Each school district in the state selects a team of 3-10 (depending on the size of the district) teacher-leaders to attend a larger learning community in each of the state’s 8 regions. These teacher-leaders meet with learning cooperatives, university officials, and field specialists from the state education department to discuss the implementation design of the NGSS.

(Next page: Benefits of adoption and upcoming projects)

“We’re focused right now on understanding the intent of these standards, the performance expectations, and taking the time to understand and analyze the types of questions, resources, and items to see if they’re congruent to NGSS. We’re trying to develop what we call ‘critical consumer’ skills,” said Kidwell.

Kentucky isn’t planning on requiring districts to use the NGSS until the 2015-16 school year, but recommends all district begin sending teacher-leader teams to these meetings and having superintendents and principles meeting with state education department field specialists.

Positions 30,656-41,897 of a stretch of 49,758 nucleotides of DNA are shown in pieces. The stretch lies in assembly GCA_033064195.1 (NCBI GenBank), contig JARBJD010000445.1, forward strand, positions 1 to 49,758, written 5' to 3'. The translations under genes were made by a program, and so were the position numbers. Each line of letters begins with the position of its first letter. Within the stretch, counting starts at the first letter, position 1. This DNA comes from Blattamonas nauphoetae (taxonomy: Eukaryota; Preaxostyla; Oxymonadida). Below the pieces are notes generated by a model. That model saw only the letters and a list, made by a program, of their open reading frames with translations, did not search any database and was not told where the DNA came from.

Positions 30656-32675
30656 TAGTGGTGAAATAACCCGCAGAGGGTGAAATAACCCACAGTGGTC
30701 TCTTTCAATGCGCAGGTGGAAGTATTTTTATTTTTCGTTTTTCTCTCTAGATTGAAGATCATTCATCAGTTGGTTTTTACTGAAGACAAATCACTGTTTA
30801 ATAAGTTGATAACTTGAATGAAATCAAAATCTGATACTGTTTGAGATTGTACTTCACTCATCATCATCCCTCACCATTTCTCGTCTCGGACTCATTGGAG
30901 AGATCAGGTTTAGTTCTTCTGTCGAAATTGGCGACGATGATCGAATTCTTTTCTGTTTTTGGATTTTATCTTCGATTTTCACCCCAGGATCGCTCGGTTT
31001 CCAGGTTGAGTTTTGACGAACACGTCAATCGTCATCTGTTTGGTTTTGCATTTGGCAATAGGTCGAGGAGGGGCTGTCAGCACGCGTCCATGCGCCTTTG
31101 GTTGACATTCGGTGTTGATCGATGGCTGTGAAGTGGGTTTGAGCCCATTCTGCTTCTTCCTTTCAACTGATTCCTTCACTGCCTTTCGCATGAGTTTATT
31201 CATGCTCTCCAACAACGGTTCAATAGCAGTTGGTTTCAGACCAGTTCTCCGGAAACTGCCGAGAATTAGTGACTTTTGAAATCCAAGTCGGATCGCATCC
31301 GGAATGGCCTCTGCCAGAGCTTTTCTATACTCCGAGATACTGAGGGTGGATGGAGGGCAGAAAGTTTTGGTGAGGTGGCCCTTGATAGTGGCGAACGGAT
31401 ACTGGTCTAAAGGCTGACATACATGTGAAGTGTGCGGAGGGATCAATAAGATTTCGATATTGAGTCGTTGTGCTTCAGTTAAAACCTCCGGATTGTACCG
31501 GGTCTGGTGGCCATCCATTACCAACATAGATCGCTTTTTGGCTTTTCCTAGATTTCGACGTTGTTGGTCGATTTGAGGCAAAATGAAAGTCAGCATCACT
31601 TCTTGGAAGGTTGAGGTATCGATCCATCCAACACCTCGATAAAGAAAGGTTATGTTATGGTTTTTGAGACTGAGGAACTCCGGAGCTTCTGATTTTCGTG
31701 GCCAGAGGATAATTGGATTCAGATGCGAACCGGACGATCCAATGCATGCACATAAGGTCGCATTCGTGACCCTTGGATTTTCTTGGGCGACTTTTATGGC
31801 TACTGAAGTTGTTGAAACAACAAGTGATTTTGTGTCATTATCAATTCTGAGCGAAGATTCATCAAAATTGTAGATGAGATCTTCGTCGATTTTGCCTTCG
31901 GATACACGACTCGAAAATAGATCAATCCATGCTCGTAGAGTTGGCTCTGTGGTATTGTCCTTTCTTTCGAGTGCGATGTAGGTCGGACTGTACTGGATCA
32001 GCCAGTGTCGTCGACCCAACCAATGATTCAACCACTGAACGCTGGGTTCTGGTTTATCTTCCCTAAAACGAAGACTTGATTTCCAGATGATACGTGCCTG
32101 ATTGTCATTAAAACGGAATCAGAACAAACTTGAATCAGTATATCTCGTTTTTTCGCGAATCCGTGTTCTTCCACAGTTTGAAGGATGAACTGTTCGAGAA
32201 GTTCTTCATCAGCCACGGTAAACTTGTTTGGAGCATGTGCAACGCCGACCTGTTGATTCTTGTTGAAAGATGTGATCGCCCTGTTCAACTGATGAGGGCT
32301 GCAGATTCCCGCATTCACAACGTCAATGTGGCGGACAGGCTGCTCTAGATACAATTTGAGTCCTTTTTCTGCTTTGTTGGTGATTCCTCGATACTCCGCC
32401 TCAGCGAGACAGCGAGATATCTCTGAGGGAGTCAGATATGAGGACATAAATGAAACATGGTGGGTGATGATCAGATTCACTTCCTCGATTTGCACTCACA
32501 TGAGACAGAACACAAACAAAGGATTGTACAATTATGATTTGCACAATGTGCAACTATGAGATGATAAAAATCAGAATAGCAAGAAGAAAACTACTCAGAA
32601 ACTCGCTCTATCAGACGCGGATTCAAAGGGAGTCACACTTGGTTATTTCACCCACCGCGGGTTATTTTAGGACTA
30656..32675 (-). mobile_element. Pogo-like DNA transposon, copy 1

“This is a great opportunity because we have such a long time to think about and design for these standards,” said Kidwell. “Though it’s not required that districts participate in the design stage right now, it’s recommended. So far, 95 percent of all state districts are participating in these meetings, which bodes well for full-scale implementation in the next couple of years.”

Kathleen Scalise, PhD, associate professor of Education at the University of Oregon, highlighted a number of ways states could design curriculum and assessments around the new standards, specifically using a model based on work supported by the National Science Foundation.

“The model that we’re proposing is based on the theory of action—so you’re not just collecting data on what students know, but trying to have the assessments teach students at the same time. In other words, what can students learn from the assessments?”